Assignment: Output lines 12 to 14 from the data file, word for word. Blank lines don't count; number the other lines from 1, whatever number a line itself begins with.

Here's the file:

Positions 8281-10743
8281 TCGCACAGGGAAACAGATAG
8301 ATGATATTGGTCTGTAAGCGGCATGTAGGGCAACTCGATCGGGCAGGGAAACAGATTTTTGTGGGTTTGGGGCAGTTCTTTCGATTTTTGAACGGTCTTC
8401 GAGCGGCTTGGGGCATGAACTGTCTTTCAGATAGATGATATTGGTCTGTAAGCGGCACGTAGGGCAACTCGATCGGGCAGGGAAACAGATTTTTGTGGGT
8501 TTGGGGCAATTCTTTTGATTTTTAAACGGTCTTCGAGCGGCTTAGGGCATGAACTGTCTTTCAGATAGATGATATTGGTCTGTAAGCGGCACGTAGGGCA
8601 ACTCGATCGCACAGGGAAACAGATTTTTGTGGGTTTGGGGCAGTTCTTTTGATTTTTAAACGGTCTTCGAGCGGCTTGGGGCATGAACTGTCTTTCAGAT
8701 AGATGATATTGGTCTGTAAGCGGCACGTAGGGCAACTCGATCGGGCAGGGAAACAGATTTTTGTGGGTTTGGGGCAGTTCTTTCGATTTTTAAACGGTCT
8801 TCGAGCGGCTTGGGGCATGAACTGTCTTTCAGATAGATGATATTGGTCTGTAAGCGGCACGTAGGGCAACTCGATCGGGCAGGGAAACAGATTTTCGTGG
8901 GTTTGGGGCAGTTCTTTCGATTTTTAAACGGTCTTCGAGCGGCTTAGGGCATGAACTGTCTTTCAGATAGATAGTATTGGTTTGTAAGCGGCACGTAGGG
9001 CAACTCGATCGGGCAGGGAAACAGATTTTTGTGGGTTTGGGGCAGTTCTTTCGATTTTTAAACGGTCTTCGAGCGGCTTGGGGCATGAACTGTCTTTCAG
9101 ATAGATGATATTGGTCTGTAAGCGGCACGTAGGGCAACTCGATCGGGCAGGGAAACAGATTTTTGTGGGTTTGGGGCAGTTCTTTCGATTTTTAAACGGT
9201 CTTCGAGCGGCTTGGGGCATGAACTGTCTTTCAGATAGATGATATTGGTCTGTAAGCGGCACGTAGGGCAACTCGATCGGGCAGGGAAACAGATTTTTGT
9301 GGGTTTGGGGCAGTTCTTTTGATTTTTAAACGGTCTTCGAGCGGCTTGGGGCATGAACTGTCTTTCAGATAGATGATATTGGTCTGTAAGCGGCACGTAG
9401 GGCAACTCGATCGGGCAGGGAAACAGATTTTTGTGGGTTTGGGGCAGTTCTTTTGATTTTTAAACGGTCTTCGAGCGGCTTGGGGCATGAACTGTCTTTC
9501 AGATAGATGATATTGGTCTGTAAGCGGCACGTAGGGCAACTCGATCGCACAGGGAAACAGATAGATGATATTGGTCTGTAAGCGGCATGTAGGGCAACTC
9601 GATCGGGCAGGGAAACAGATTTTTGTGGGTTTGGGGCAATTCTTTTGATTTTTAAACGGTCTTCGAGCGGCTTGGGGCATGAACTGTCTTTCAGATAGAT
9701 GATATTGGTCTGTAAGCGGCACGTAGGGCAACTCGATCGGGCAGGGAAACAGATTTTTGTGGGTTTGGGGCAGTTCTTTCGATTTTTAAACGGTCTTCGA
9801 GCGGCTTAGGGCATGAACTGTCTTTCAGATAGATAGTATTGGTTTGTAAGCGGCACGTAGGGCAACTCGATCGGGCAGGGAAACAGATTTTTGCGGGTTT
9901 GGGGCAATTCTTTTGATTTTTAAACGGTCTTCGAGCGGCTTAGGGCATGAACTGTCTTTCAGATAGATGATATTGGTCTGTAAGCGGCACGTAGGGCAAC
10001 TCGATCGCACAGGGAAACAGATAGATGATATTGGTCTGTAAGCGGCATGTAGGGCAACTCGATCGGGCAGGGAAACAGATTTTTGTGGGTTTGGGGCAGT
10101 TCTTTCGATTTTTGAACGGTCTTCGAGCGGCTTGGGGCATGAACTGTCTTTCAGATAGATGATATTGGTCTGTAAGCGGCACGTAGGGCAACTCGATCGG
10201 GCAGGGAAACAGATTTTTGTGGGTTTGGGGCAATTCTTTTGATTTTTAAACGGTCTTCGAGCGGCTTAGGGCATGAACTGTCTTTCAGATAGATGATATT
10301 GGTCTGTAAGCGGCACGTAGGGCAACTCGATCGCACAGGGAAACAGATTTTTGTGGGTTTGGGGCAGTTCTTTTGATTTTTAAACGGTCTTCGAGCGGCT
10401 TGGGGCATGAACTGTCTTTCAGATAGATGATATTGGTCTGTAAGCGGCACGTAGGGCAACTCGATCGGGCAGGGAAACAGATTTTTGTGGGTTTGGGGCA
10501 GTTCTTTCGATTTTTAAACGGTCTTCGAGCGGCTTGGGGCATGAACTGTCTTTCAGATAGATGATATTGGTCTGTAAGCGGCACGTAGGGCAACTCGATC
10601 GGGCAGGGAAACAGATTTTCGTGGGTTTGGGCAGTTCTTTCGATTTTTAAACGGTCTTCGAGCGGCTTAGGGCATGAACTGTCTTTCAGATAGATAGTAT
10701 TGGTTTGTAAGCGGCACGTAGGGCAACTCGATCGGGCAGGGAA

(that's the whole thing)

9201 CTTCGAGCGGCTTGGGGCATGAACTGTCTTTCAGATAGATGATATTGGTCTGTAAGCGGCACGTAGGGCAACTCGATCGGGCAGGGAAACAGATTTTTGT
9301 GGGTTTGGGGCAGTTCTTTTGATTTTTAAACGGTCTTCGAGCGGCTTGGGGCATGAACTGTCTTTCAGATAGATGATATTGGTCTGTAAGCGGCACGTAG
9401 GGCAACTCGATCGGGCAGGGAAACAGATTTTTGTGGGTTTGGGGCAGTTCTTTTGATTTTTAAACGGTCTTCGAGCGGCTTGGGGCATGAACTGTCTTTC